Thursday, October 4, 2012

DEL taking action to address issues identified in child care subsidy audit

The Working Connections Child Care program helps low-income families pay for child care while they work, look for work, or participate in approved job training. The program helps up 30,000 families at any given time with an economic boost they need to find or maintain work.
Accountability and program integrity are one of the many areas the Department of Early Learning (DEL) has been focusing attention in the program. The child care subsidy system is an old and largely manual system. Several audits identified ways the subsidy system is not working as well as it should, and DEL has addressed many issues in accountability. For context, DEL is responsible for child care subsidy policy and oversight; the Department of Social and Health Services (DSHS) is responsible for families’ eligibility to receive subsidized child care and payments to child care providers.
Thanks to the funding from the state Legislature, we are working on developing an electronic subsidy system that will replace the old paper and manual entry system. This will be a crucial step in tightening controls over the $280 million in subsidy payments we make each year.
Despite some cases of reported fraud in the child care community, which have been turned over to DSHS for investigation and/or prosecution, families who are eligible for services are receiving care and, as of now, the program has room to serve more families.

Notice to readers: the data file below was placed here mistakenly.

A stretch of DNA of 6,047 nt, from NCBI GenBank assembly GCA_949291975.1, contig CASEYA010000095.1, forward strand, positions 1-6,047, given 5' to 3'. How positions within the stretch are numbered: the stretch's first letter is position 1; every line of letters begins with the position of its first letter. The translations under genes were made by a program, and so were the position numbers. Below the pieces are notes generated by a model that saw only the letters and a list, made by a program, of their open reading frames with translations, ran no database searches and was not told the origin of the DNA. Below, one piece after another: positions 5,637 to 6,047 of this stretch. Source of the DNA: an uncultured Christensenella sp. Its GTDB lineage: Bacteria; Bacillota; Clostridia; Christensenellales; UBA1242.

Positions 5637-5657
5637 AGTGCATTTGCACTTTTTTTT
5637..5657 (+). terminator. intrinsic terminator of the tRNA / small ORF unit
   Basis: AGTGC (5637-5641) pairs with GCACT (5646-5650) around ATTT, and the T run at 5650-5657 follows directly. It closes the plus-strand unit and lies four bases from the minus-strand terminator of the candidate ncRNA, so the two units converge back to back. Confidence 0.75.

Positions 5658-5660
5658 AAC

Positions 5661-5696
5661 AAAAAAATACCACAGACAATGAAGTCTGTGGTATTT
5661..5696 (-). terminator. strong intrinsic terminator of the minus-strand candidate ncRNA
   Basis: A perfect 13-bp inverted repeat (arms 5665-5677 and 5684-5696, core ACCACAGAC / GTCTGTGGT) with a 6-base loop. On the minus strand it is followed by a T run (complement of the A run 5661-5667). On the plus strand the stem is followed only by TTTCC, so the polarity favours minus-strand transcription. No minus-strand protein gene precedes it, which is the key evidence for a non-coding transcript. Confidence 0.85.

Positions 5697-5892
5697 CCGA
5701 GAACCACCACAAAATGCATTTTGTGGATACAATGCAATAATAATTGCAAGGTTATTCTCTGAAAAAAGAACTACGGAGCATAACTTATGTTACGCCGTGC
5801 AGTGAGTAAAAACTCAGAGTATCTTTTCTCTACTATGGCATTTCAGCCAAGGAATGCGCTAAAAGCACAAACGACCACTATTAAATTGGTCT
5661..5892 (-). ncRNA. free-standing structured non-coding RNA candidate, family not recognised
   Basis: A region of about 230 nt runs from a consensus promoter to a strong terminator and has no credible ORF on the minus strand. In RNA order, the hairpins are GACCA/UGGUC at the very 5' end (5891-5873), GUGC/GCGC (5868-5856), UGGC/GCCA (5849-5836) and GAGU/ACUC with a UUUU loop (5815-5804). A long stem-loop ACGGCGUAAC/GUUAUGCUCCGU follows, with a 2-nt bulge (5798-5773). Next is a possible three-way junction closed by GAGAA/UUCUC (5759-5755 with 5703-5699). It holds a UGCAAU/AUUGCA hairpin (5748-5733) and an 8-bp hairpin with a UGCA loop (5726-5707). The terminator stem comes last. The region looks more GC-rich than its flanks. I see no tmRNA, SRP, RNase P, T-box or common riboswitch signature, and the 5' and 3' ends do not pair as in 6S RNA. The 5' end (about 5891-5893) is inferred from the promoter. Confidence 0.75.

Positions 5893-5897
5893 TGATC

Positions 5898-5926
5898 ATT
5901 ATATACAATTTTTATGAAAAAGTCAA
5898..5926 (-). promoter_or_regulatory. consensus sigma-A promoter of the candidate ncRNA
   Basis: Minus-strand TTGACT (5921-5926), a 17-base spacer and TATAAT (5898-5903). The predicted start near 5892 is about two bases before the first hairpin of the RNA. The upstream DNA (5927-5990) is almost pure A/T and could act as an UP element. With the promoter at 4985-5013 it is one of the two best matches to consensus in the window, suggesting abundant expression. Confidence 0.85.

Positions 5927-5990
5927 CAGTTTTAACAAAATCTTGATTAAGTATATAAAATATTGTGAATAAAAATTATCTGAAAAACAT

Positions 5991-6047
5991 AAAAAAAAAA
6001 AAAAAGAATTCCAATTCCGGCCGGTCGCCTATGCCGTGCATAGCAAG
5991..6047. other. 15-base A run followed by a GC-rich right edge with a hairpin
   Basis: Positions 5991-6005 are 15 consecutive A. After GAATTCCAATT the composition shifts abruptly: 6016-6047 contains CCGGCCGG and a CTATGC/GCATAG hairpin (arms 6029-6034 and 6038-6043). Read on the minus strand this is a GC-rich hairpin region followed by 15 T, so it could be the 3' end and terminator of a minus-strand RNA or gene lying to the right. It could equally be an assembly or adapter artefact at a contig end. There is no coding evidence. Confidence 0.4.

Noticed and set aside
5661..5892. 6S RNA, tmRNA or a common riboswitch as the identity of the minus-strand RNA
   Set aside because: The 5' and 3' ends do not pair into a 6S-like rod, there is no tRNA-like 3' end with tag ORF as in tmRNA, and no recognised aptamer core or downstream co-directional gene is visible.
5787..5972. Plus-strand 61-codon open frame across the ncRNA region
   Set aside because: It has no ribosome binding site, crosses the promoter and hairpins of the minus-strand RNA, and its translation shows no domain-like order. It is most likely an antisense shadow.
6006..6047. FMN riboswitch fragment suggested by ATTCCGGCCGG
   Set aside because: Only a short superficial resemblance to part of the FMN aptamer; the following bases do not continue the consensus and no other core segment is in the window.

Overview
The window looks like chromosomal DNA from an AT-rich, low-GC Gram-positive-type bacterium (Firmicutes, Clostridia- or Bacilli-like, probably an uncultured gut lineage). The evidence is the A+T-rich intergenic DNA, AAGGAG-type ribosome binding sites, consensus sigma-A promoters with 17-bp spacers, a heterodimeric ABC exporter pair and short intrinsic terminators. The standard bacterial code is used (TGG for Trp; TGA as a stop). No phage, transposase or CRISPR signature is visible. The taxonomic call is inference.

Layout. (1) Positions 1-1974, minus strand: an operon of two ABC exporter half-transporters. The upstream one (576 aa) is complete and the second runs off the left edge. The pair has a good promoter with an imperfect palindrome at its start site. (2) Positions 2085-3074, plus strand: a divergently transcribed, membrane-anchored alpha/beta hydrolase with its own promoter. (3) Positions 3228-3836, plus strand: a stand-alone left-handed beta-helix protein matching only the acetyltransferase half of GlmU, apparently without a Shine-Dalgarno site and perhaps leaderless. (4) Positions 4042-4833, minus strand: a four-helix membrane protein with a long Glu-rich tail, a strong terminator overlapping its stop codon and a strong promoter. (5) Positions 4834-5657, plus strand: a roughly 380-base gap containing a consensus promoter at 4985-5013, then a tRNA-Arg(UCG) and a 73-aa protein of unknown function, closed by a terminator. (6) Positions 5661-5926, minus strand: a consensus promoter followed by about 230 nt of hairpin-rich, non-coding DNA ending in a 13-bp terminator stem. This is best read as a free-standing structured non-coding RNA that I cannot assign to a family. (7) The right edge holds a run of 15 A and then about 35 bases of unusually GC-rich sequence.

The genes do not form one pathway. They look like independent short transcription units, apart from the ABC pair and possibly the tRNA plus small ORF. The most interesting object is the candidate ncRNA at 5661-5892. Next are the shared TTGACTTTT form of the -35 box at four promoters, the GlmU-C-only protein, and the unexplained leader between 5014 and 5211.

DEL initiated its own child care subsidy audit team to review random, targeted, and complaint-based subsidy payment records from both licensed and license-exempt child care providers. We assembled the audit team to improve accountability over child care providers’ billing practices. The team is responsible for documenting and writing overpayments for collection where errors in billing occur; the team refers potential fraud cases that are identified to DSHS’ Fraud and Accountability at the Department of Social and Health Services for investigation.
Based upon the DEL audit team’s results, DEL has asked OFM for permission to add an additional five auditors to the team, using existing federal funding.

Any amount of waste or abuse is too much. DEL has been actively working with DSHS on recovering overpayments. DEL has also modified or added to child care subsidy rules:
  • Responsibilities for child care providers who are paid for providing subsidized care.
  • The provision that providers may not receive benefits for child care subsidies at the same time as they are themselves are paid for providing care.
  • A requirement that providers maintain the last year of attendance records to be immediately available upon request on site.
  • Not allowing payments to providers who bill for more children than they are allowed to care for (called overcapacity). 
These are just a few areas where DEL and DSHS have been focusing attention to improve performance and promote responsible practices by people who work in or use the child care subsidy system.

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